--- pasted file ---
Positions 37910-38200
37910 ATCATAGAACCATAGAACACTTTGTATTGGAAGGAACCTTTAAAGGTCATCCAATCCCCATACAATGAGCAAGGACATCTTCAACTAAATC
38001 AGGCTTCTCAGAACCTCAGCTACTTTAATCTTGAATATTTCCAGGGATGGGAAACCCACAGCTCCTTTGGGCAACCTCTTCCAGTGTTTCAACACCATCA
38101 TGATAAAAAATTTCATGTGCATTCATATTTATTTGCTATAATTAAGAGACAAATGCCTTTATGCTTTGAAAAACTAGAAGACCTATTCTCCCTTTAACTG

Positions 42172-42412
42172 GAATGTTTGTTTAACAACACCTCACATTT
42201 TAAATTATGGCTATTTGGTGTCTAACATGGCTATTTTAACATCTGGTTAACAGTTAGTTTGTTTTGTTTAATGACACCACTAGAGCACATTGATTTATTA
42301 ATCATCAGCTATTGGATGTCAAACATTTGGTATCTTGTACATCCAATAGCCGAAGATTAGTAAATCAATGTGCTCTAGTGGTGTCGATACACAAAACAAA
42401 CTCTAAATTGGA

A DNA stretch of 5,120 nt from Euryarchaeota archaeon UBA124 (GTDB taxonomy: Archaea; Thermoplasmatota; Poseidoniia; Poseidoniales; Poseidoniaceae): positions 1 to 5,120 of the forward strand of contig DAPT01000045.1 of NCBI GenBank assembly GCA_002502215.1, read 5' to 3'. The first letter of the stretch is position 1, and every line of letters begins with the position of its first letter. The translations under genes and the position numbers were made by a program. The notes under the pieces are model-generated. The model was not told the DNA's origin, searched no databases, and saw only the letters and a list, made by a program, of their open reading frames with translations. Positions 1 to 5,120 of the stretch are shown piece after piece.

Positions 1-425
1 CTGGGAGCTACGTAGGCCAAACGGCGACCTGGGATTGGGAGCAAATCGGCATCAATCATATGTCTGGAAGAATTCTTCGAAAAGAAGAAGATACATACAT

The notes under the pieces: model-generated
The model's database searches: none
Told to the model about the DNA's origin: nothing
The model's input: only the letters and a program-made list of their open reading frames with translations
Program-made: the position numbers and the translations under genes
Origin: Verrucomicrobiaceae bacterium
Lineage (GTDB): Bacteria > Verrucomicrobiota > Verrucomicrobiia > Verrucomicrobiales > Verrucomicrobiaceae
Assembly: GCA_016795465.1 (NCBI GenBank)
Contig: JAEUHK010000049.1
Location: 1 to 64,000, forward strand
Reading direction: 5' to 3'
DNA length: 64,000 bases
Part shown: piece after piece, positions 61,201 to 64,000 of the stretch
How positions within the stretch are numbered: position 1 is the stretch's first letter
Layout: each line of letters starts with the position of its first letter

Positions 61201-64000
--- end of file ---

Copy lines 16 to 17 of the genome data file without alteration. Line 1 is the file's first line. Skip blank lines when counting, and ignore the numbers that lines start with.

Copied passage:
The model's input: only the letters and a program-made list of their open reading frames with translations
Program-made: the position numbers and the translations under genes